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Perfectionists Anonymous


The creative block, when ideas and inspiration are at a standstill and the creative avoids or procrastinates on a project, is something every creative fears. While we think of this as a block, it can often stem from perfectionism. Perfectionism, at the core, is fear; fear of failure, fear of rejection and fear of not measuring up to other’s expectations. This fear can be crippling and can hold you back in your creative career. The vulnerability of constantly producing and putting our work out into the world, can stop a perfectionist in their tracks. It is difficult to be creative when we come from a place of self-doubt or worry about failure. If you are not sure if you are a perfectionist, the following are a few signs.


If you can only start in ideal conditions, like more studio space, better supplies, more formed ideas or more practice, you might be a perfectionist. Although it sounds healthy to want everything just right before starting, it is an excuse that usually stems from the possibility of failing. There are never perfect conditions and one way to combat this is to create rituals for yourself as a way of triggering your body into working. You will know that once you fill that brush jar with water, it is time to just start working.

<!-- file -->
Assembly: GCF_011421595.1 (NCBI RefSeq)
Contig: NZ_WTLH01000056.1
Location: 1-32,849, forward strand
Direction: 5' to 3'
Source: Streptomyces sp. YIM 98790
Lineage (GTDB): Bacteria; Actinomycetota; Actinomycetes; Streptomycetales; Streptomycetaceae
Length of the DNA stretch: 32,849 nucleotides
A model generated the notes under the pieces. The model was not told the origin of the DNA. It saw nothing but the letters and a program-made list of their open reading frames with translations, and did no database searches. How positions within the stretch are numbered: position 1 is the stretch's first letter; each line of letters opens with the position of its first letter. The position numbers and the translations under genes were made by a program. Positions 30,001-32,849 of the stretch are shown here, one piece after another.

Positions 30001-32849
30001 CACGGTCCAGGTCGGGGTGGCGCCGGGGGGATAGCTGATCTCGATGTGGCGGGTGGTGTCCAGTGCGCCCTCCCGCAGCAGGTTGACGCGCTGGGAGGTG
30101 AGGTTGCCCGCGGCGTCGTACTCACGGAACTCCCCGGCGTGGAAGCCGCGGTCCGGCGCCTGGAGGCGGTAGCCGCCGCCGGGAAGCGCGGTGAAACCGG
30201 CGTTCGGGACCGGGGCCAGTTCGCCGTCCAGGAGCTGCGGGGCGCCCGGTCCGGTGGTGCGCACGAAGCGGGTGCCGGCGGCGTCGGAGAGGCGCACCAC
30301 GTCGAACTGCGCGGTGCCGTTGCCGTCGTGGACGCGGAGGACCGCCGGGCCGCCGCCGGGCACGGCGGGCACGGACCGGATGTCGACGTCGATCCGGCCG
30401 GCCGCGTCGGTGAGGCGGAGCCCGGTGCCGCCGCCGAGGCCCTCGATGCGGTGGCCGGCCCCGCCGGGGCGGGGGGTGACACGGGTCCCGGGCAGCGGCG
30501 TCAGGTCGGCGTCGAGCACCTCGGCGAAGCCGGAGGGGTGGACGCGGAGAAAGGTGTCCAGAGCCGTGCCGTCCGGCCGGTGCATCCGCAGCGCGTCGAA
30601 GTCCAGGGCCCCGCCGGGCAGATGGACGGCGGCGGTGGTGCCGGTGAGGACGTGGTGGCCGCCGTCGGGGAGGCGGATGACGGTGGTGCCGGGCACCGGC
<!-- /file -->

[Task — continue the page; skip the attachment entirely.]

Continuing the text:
Another perfectionist quality is if you never feel like a piece is finished and you always find something that can be changed. If you continue to make changes, you never have to admit that the piece is finished- or the fact it might be rejected. One way to change this behavior is to make more work instead of picking apart one piece. Set a goal and timeline to have several pieces “finished” and stick to it.

If you constantly get creative block, you may be putting too much pressure on yourself to make the perfect piece. Try lowering your expectations of your work and realize that no one makes a masterpiece every time they enter the studio. Take the pressure off by painting in an art journal or on paper with a time limit. On the other hand, if you have a lot of work in progress but nothing finished, you might feel nothing is quite good enough to show anyone. Try to have someone you trust look at your work and find a solution to finishing your pieces.


Finally, comparing yourself to others will leave you exhausted and paralyzed. Everyone is at different stages and working on different projects. Try to respect the journey and find out what you can learn and use from them in a positive way.


Being perfect is exhausting. If you are never feeling like what you are creating is good enough, the procrastination, anxiety and comparisons can take its toll on you. Try to find a supportive group that can help you stay motivated and keep on track. If you are interested in more about Perfectionists, be our guest at our next meeting, “Perfectionists Anonymous” on July 11 at 1pm on zoom with speaker Sedona Rigsby. Learn more and sign up here.

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